The first day of the House of Lords consideration on report of the Anti-social Behaviour, Crime and Policing Bill, (the “ASBO Bill”), began with a substantial Government defeat when, after over two hours of debate, the Government was defeated on a basic issue of definition.
Clause 1 of the Bill begins as follows:
“1 Power to grant injunctions
(1 ) A court may grant an injunction under this section against a person aged 10 or over (“the respondent”) if two conditions are met.
(2) The first condition is that the court is satisfied, on the balance of probabilities, that the respondent has engaged or threatens to engage in conduct capable of causing nuisance or annoyance to any person (“anti-social behaviour”).
(3) The second condition is that the court considers it just and convenient to grant the injunction for the purpose of preventing the respondent from engaging in anti-social behaviour” (our italics).
Amendment 1, proposed by Lord Dear, (CB), Baroness Mallalieu, (L), Lord Mackay of Clashfern, (C), and Lord Morris of Aberavon, (L), would remove the contentious words “nuisance or annoyance” from clause 1(2) and amend it to read as follows:
“(2) The first condition is that the court is satisfied, on the balance of probabilities, that the respondent has engaged or threatens to engage in anti-social behaviour.
( ) Anti-social behaviour is—
(a) conduct that has caused, or is likely to cause, harassment, alarm or distress to any person, or
(b) in the case of an application for an injunction under this section by a housing provider or by a local authority when exercising similar housing management functions, conduct capable of causing nuisance or annoyance to any person” (our italics again).
The amendment was agreed: Contents 306; Not-Contents 178: you can read the debate here. Readers will recall that in a similar context, the word “insulting” was removed from section 5 of the Public Order Act 1986 as a result of an amendment by Lord Dear, [HL 12 Dec 2012 : Col. 1119], which was carried a majority of almost 100.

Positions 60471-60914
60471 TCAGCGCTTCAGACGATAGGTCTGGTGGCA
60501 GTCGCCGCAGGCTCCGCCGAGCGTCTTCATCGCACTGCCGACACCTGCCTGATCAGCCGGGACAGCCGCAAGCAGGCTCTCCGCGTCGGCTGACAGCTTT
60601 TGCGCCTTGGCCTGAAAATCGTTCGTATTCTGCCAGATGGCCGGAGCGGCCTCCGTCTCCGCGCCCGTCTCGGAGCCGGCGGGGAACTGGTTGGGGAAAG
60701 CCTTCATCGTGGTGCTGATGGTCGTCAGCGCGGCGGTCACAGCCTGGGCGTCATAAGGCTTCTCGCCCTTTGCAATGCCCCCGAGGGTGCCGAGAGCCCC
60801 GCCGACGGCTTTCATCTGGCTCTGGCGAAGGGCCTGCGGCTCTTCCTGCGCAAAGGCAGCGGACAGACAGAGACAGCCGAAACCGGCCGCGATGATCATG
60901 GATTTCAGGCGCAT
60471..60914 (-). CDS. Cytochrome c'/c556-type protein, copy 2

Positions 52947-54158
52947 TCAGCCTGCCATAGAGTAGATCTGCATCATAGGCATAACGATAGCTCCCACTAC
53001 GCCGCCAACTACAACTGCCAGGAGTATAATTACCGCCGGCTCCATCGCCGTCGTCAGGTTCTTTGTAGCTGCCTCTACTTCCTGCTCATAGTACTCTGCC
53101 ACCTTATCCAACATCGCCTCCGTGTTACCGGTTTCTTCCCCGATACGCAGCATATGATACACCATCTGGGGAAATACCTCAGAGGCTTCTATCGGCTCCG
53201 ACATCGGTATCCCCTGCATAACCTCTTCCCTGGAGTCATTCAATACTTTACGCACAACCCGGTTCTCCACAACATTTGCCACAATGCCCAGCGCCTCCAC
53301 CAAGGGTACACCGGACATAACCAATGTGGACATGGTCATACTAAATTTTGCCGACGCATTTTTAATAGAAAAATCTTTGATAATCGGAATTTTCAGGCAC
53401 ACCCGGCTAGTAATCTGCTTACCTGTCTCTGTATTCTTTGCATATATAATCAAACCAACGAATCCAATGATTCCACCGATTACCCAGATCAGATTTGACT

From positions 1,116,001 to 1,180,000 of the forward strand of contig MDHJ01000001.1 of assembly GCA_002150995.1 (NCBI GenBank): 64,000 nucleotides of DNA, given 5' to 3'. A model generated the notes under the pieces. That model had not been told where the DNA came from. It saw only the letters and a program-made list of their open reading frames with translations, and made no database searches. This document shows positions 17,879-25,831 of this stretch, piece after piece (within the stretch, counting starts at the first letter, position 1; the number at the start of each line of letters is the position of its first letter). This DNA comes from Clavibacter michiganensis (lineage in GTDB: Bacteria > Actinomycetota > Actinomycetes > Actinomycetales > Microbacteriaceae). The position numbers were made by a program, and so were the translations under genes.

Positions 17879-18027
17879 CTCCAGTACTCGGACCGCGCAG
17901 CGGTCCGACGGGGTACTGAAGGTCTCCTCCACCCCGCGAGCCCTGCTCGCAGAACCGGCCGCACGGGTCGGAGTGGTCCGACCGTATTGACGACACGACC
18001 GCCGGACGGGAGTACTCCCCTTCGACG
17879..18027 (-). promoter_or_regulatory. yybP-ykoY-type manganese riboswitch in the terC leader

Comment: The original wording caused considerable concern to some religious organisations worried that it such activities as street preaching would be banned if there were complaints. The Salvation Army, in particular, with its tradition of open-air singing and brass bands, thought that its activities might be curtailed. Other potentially affected groups that were identified by Lord Dear include
“those who seek to protest peacefully, noisy children in the street, street preachers, canvassers, carol singers, trick-or-treaters, church bell ringers, clay pigeon shooters and nudists, [HL 8 Jan 2014 : Col. 1515]”.
He maintained that
“[n]uisance or annoyance … cannot and should not be applied to the countryside, the public park, shopping malls, sports grounds, the high street, Parliament Square, Speakers’ Corner and so on, because that risks it being used against any of us and against anyone in society.”
The version agreed by the Lords makes that less likely. Whether it survives the Commons is another matter. The second day of the Report stage is scheduled for 13 January, (note new date), and the amendments that remain to be debated are here, here, and here. The Third Reading has been provisionally scheduled for 27 January.
David Pocklington and Frank Cranmer